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 Meaning and Characteristic  Demand and Cost Curves  Product differentiation  Price determination (short and long periods)  Group Equilibrium  Selling.

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Presentation on theme: " Meaning and Characteristic  Demand and Cost Curves  Product differentiation  Price determination (short and long periods)  Group Equilibrium  Selling."— Presentation transcript:


2  Meaning and Characteristic  Demand and Cost Curves  Product differentiation  Price determination (short and long periods)  Group Equilibrium  Selling Costs  Comparisons between different areas of competition

3  Simple meaning (for students):- It is competition faced by different firms trading in the same range of product, with the product differentiating in minor terms with each other  Definitions :- Monopolistic Competition is a market situation where there are many producers but each offers a slightly differentiated product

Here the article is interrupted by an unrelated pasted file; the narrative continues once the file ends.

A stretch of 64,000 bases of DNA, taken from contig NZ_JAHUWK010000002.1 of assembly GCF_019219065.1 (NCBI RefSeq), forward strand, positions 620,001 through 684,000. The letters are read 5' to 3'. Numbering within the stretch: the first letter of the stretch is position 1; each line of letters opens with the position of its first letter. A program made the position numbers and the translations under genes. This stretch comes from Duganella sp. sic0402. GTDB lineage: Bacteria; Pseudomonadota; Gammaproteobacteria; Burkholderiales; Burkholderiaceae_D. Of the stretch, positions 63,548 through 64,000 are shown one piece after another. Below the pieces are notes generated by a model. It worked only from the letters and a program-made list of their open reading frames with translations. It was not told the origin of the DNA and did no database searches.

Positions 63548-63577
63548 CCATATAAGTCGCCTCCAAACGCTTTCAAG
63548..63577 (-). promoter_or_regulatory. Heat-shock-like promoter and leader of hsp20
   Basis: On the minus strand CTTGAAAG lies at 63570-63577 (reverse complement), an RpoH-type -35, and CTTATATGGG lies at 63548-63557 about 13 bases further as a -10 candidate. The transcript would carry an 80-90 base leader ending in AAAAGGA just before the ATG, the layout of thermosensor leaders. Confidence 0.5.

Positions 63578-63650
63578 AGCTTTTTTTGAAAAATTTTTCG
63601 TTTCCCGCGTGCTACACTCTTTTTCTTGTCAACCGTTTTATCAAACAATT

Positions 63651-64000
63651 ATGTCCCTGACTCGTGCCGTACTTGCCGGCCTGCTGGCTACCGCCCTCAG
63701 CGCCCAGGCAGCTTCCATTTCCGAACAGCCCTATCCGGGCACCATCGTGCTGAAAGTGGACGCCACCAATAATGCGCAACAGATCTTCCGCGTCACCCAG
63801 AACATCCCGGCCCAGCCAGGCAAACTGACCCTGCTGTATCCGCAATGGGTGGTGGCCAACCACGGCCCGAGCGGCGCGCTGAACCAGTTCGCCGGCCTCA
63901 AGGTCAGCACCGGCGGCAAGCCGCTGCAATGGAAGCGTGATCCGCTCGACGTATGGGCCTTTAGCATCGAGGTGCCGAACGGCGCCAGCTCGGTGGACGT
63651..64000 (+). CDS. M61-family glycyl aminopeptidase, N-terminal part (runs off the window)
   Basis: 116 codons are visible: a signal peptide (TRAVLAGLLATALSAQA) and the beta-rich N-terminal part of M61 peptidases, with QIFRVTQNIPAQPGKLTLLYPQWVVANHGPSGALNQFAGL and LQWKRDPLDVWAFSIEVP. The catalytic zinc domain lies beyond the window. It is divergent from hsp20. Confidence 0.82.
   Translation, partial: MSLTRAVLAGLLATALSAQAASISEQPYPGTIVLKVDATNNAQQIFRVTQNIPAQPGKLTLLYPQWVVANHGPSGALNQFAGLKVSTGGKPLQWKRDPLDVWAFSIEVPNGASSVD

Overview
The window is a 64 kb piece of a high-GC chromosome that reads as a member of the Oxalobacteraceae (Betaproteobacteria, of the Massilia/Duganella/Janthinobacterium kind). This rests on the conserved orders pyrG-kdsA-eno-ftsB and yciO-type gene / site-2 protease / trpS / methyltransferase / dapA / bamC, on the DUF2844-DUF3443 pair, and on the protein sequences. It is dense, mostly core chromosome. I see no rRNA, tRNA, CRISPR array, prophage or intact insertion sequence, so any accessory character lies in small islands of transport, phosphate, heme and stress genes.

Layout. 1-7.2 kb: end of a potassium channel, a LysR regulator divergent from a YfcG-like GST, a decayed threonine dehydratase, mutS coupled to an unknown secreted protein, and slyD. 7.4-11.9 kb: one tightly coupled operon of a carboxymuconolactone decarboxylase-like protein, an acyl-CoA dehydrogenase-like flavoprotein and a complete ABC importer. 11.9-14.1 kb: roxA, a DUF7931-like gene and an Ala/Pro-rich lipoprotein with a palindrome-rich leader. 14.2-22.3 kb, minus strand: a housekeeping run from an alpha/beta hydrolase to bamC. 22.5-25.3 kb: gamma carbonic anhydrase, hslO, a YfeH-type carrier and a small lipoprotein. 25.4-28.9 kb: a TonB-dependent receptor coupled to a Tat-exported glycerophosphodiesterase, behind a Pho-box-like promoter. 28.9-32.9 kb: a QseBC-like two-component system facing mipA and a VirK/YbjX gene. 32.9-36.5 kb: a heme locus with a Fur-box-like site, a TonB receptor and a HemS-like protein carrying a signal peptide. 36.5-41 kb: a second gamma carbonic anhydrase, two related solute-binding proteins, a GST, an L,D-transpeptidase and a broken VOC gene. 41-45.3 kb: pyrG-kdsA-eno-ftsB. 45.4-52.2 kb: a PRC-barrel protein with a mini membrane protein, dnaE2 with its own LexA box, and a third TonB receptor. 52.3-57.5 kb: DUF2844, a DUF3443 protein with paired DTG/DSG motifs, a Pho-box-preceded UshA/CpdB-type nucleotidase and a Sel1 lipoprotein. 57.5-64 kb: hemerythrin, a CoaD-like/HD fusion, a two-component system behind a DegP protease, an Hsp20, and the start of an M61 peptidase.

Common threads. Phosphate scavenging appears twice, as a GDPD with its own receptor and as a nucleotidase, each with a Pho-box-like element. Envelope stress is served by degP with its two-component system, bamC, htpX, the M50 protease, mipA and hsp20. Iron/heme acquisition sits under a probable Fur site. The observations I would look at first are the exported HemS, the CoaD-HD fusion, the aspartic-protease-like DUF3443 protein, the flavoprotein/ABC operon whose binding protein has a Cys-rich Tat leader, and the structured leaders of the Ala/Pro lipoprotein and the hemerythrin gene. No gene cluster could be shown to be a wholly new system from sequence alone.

4  Large no. of firms and buyers : Like perfect competition there are large no. of sellers BUT the firm size is small unlike perfect competition Each firm can decide its own price as they have limited control over the market UNLIKE perfect competition

5  Product differentiation : It is the situation wherein the buyers can distinguish one product from the other  Why does it arise ? It arises due to the differentiation of the products e.g. shape, durability, color, size etc.  Examples : Colgate, Pepsodent, Prudent, Sensodyne

6  Freedom of Entry and Exit : There is freedom of entry and exit BUT its not absolute. There are many difficulties  Price Policy : Each firm has its own price policy. It means that if a firm wants to sell more units of its product it will have to lower the per unit price.  Less Mobility : Neither factors of production nor goods and services are mobile.

7  Imperfect Knowledge : Buyers and sellers are ignorant about the price. It is so because due to the firms product differentiation.  Non-Price Competition : Different firms compete without changing the price of the product. Hence, sellers attract customers by offering free gifts.